1. Identify the win. And be specific. What does “win” look like for your job? Your family? Your community? Write down every detail.

2. Implement the means. How will you begin today to chart the path to your newly identified win(s)? What sacrifices will you have to make? Who will keep you accountable? Begin with one step towards winning. And then take another step. And then another.

3. Anticipate the challenge. Whether it’s your doubtful extended family, a strained economy, the inevitable unexpected, or the known risks, you will encounter resistance. It’s part of winning. Expect it. You must have the will to prepare to win.

Winning may look different for different people, but it is always illustrated with intentional focus and perseverance. Would you be willing to forfeit not losing for the sake of winning?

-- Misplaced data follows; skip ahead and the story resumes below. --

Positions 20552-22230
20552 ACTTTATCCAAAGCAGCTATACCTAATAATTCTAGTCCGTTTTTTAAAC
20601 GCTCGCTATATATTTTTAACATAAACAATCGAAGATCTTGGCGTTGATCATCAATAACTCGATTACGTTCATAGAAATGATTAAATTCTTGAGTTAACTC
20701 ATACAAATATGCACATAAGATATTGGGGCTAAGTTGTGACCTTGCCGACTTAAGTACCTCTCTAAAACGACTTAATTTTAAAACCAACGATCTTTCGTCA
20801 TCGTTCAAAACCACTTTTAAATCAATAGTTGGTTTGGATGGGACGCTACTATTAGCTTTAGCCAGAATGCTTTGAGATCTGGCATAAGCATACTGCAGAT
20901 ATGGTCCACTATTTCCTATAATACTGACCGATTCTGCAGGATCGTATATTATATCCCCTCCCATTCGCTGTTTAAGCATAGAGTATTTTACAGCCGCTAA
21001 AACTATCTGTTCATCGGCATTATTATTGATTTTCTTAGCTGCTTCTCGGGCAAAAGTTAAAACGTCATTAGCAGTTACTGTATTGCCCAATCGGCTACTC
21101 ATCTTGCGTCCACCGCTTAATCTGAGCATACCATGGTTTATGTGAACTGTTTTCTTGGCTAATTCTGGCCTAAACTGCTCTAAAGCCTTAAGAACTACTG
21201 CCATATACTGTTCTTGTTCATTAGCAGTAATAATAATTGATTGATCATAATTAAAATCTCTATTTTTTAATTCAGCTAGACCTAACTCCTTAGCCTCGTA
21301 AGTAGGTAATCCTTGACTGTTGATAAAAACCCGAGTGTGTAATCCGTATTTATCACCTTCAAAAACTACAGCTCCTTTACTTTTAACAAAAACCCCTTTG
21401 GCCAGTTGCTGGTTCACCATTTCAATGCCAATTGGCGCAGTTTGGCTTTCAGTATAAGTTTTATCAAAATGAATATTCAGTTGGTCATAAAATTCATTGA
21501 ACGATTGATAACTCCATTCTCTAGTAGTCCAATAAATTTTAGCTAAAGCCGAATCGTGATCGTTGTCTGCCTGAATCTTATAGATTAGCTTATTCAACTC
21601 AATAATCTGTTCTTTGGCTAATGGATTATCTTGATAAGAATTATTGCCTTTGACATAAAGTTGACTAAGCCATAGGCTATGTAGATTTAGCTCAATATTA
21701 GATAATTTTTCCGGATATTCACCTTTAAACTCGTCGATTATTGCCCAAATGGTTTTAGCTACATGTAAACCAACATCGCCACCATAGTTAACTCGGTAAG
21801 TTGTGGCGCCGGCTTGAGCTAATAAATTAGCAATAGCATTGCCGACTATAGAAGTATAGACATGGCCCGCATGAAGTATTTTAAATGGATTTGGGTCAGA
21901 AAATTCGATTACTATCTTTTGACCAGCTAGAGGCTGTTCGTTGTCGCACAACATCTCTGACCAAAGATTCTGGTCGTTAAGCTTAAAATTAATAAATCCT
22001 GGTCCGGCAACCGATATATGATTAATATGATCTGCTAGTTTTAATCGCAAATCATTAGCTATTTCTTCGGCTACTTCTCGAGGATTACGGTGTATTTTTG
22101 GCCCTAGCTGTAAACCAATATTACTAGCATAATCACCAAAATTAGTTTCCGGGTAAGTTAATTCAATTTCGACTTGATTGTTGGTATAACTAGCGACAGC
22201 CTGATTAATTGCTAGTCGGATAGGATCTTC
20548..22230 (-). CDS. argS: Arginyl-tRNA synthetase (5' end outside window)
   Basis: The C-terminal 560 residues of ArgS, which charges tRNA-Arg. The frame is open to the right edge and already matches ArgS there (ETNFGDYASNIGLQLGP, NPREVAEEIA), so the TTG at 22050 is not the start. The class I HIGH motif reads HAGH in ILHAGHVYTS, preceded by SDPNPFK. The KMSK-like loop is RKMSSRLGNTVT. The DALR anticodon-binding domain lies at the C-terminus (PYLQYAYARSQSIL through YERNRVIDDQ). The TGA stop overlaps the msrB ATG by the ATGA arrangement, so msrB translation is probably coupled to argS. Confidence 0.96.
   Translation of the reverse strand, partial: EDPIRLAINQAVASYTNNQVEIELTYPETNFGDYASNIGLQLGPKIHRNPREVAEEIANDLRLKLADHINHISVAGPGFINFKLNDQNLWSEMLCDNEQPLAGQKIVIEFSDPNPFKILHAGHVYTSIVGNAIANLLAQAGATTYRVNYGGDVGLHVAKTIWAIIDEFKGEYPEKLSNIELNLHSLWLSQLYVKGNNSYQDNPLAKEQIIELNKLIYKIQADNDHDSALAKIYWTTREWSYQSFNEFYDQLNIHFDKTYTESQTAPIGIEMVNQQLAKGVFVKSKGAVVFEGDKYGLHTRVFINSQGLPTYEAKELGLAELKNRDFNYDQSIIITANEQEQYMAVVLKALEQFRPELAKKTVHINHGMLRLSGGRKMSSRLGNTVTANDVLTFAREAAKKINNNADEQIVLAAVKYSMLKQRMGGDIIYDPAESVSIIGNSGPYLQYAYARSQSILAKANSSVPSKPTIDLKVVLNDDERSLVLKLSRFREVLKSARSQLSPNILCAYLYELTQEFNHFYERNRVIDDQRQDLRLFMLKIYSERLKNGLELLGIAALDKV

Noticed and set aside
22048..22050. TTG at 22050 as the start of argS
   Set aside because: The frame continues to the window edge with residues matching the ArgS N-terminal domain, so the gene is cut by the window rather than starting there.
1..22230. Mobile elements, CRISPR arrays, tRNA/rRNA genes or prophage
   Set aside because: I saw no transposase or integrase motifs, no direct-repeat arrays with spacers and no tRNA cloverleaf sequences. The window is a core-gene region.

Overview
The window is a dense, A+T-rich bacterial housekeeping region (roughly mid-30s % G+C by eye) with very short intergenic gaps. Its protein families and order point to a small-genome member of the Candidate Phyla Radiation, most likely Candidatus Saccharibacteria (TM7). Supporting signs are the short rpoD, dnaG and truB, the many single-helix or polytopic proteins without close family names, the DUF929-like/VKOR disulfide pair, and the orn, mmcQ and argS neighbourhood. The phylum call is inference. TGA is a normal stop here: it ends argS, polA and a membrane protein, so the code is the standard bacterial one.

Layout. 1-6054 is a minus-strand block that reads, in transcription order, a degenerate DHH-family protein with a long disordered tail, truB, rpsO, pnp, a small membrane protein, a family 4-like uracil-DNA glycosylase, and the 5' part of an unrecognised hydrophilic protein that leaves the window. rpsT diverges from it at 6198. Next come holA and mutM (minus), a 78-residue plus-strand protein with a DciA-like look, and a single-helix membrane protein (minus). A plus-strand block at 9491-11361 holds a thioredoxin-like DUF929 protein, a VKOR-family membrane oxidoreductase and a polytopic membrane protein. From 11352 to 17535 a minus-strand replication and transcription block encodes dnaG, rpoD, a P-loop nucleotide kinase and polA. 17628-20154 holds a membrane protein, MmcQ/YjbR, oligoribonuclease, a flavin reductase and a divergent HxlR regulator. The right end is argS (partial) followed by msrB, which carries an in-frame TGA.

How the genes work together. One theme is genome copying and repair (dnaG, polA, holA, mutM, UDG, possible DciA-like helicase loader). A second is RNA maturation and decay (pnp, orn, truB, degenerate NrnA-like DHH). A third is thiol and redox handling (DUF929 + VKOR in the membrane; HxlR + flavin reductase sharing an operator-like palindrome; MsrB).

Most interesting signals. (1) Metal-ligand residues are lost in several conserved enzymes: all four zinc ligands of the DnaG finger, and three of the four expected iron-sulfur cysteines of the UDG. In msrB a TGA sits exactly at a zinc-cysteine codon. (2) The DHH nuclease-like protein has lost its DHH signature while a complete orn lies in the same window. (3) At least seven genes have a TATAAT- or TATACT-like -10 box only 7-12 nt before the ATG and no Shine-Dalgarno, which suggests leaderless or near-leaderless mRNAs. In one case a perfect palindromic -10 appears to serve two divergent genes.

Stillness in an Over-Stimulated World

Chatter, music, movies, advertisements, social media, and a plethora of electronic devices ensure our lives are, at a minimum, noisy. Life has become a perpetual stream of consciousness fed by the loudest digital source at the moment. We have an epidemic condition commonly referred to as ADHD (Attention Deficit Hyperactivity Disorder). We can’t sit still. We can’t be quiet.

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Do we even remember what silence is? It’s the complete absence of sound.

When was the last time all of your electronic devices were simultaneously in the off position and you were not flying? Perhaps we’re afraid of missing something. Or maybe it has been so long since we were truly quiet that the idea of a world absent sound terrifies us.